by Max Brantley
We go to press this week before the election so I was working on a column about how some things will remain the same in Arkansas regardless of how the election turns out. Might as well share the gist of it now.
For example: Education. The Billionaire Boys Club bought significant legislative control in 2010 and the result was a loosening of the charter school law in 2011, with a floating cap that automatically increases each time a cap is hit. But that still wasn't enough for the Walton-Stephens-Murphy-Hussman combine that seeks to wreck universal public education with a crazy quilt of "choice" programs that will create some winners and a lot of losers, particularly in urban areas like Little Rock.
The Walton money is in play again this election season, primarily in behalf of a Republican majority because Republican Party dogma has always supported private school vouchers, tax money for home schoolers and more charter schools where favored economic classes can flee people not like them. But there are Democrats on board this train already, too. And the completion of the Walton agenda is in the offing.
A plan is underway to loosen still further charter school restrictions. In a Walton-perfected world, there'd be no cap on charter school establishment. Fly-by-night profiteers with no track record and scant financial backing would be allowed to freely enter the education field here with tax money. Someday, in the great by and by, if they fail, they'd be shut down. The children schooled in these failed institutions would just be collateral damage.
Sen. Michael Lamoureux, who'll lead the Senate if Republicans have a majority and who'll be part of a charter school majority vote no matter which party is in power, was quoted in the Democrat-Gazette over the weekend as saying charter-school supporters don’t believe that the current process for considering proposed charter schools is “very fair,” but he doesn’t know what “the exact solution would be.”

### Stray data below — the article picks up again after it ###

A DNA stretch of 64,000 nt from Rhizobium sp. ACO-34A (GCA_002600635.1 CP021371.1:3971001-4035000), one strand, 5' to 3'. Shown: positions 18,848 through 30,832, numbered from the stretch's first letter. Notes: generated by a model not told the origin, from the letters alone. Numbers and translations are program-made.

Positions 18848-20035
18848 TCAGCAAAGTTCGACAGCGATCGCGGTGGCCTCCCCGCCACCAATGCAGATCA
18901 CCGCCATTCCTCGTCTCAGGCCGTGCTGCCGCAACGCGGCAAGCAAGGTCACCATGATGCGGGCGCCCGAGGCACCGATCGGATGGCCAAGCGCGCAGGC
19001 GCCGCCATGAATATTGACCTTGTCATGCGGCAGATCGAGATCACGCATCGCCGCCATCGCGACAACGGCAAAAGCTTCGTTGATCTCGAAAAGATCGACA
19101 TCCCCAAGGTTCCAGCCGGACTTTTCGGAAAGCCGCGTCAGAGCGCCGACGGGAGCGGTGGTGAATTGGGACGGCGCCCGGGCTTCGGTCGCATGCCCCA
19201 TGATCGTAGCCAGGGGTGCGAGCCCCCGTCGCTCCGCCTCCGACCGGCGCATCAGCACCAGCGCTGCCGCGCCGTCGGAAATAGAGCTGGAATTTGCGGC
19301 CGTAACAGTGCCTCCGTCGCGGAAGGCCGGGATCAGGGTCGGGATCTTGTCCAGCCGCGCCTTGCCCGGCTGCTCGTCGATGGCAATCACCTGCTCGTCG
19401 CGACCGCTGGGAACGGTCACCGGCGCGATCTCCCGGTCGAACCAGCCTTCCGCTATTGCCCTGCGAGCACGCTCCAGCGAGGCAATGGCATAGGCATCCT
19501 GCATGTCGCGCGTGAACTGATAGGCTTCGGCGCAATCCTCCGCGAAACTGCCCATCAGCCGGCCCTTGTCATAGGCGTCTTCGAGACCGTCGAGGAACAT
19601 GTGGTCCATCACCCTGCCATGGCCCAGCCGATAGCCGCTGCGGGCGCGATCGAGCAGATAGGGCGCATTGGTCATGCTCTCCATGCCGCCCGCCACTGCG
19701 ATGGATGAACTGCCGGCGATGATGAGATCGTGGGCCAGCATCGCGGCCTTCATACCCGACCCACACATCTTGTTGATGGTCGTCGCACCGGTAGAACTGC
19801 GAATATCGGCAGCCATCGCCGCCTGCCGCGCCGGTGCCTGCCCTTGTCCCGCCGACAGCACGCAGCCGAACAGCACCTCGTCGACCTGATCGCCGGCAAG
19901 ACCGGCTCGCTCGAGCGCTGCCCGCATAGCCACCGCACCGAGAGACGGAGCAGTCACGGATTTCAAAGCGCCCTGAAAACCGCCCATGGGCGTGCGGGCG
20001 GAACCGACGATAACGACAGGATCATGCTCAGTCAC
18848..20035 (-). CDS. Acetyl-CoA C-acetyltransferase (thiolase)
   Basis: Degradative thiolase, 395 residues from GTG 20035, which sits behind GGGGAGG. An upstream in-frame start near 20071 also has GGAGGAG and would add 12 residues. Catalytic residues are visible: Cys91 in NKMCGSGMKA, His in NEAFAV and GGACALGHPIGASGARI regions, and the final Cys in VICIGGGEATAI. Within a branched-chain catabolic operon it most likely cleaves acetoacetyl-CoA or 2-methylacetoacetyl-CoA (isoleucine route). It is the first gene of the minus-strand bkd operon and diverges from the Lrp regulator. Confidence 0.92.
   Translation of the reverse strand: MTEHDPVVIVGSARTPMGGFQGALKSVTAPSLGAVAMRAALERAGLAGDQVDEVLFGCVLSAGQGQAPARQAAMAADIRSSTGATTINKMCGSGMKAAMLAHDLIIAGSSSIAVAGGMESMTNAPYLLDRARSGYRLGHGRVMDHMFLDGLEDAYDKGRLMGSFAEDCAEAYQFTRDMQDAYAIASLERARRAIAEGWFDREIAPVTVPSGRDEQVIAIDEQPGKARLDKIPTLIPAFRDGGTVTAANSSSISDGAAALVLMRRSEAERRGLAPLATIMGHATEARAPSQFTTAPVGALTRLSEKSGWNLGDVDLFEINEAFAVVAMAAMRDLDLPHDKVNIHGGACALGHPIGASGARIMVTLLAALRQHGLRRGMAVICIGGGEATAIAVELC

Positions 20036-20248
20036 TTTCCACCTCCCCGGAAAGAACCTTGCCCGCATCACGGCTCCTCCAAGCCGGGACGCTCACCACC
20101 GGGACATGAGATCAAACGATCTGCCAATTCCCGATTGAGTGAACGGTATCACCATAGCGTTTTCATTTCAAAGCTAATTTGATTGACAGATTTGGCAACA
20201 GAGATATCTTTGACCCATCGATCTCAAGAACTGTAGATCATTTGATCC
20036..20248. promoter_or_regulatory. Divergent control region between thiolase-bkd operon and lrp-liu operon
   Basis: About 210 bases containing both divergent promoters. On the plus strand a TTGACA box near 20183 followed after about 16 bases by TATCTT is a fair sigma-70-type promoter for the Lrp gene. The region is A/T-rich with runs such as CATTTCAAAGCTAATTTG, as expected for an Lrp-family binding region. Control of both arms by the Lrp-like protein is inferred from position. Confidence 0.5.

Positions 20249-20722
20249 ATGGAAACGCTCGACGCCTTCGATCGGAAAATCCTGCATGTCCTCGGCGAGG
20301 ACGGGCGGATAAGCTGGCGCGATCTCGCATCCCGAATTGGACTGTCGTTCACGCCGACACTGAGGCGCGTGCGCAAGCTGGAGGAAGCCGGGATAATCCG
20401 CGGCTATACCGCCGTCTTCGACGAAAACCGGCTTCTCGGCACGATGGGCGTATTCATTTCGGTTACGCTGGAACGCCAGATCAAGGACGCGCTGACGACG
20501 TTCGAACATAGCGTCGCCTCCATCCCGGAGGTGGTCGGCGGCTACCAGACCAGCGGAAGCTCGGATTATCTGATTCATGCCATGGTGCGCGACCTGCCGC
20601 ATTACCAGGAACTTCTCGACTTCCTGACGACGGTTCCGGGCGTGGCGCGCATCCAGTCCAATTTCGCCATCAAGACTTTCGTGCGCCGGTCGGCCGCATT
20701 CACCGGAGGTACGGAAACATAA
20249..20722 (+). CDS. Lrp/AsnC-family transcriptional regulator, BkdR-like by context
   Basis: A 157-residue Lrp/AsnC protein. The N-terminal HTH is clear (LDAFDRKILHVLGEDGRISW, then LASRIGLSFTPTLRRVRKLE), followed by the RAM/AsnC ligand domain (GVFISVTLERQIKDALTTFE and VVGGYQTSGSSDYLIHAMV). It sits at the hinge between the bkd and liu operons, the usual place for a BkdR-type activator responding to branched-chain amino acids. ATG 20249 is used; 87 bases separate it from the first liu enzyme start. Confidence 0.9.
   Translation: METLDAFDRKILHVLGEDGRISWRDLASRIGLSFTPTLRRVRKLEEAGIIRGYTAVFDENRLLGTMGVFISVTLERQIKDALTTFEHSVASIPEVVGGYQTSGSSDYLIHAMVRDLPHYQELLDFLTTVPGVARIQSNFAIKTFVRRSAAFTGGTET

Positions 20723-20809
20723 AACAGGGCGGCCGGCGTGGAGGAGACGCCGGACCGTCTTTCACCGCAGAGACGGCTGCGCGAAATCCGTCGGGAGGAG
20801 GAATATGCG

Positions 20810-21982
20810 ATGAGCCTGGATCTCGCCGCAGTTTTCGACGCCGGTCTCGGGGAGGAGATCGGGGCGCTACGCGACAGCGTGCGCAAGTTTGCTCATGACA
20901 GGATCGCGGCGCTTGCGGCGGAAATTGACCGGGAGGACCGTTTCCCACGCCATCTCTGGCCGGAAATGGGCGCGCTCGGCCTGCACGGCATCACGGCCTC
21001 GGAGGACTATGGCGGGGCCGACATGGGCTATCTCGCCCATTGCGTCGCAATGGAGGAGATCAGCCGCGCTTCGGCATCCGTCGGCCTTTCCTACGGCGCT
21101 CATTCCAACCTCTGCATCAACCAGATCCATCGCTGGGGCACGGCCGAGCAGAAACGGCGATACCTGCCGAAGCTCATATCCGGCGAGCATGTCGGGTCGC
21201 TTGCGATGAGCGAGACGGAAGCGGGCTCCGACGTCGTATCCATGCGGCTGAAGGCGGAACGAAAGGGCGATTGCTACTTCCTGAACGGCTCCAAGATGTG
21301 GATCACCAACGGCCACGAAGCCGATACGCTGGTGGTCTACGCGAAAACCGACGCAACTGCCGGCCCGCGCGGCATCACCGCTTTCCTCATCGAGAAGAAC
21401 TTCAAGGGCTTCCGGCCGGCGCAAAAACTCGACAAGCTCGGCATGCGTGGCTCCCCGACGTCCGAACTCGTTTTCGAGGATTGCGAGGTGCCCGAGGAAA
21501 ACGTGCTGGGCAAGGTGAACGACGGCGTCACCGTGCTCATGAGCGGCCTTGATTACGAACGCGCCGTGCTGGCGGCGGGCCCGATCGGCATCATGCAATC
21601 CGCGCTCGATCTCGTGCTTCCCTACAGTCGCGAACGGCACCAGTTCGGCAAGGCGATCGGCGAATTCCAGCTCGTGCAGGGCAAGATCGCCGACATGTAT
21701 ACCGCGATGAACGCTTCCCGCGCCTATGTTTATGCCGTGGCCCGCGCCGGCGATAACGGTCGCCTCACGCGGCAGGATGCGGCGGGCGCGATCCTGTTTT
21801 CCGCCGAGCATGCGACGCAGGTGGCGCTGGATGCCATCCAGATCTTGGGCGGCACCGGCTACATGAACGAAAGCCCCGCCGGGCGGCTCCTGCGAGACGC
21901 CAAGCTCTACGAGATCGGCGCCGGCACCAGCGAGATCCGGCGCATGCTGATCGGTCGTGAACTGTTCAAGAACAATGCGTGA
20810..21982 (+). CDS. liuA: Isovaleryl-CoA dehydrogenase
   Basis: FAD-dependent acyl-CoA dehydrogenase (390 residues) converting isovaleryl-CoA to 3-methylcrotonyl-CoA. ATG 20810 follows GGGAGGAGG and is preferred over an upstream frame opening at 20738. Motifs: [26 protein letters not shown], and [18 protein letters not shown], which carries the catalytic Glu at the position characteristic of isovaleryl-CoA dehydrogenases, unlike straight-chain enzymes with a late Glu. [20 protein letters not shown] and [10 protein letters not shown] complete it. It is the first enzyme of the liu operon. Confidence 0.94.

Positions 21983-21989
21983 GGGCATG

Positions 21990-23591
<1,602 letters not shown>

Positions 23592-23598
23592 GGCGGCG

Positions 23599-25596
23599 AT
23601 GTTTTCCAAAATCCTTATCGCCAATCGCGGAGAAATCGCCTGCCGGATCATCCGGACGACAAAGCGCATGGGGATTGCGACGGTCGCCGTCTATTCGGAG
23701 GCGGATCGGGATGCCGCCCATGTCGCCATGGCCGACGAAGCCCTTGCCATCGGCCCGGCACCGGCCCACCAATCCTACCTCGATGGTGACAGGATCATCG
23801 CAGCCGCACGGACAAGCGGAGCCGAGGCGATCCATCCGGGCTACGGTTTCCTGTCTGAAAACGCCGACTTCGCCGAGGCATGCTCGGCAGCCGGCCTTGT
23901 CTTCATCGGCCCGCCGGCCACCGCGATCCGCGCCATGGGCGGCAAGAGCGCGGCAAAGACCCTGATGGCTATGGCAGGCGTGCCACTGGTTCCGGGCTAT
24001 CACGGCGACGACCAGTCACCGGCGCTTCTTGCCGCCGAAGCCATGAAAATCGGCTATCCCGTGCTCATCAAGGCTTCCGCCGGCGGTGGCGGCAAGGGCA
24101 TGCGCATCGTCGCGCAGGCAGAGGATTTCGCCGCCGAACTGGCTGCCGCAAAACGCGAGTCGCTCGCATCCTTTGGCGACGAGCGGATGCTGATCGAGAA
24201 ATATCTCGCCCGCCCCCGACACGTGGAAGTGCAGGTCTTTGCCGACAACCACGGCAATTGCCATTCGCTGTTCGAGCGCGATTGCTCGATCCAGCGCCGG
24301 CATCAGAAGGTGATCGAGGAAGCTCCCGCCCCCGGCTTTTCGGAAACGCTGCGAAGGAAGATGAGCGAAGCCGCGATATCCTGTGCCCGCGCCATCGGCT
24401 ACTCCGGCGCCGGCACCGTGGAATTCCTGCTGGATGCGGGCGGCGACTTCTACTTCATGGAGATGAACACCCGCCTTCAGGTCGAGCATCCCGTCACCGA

I asked him what was unfair about the current system. We have perhaps the most diverse, most diligent state Board of Education of my 40 years in Arkansas. Its membership includes black people, white people, a Latina activist, former legislators and a pillar of the Little Rock charter school movement. It has rigorously reviewed both charter school applications and the performance of existing charter schools. It has been generally supportive of charters (and tough on failing conventional public schools), but it has rejected some charter expansions and some new applications, always for cogently expressed reasons. What's not to like? We could wish that the Game and Fish Commission, to name one, had such a healthy representation of viewpoints and dealt so fully, openly and earnestly with competing philosophies on the field it regulates.
"I guess by unfair I mean, we are not getting the desired result."
Wow. That's an honest answer.
Republicans don't want facts. They don't want fairness. They don't want due diligence. They want "results." Meaning, they want their way. Or the way of the fatcats who bankroll them.
I asked Luke Gordy, the well-paid Walton lobbyist who oversees multiple efforts to enforce the Walton way on Arkansas public schools (including an outfit that expropriates the good name of a non-ideological school organization), for an outline of the new charter school enabling legislation. No dice. The Walton idea of transparency does not include that, apparently, except with friendly legislators.
I pressed Lamoureux on whether he thought the state Board of Education review was somehow flawed or unnecessary. He responded to my specific question that there should be a review on finances, track record and the like.
Yes, those issues should be considered.
I think proponents feel the process is not yielding desired results.
I do not know all the details.
Who needs details? It's enough to know the Waltons are unhappy with results so far.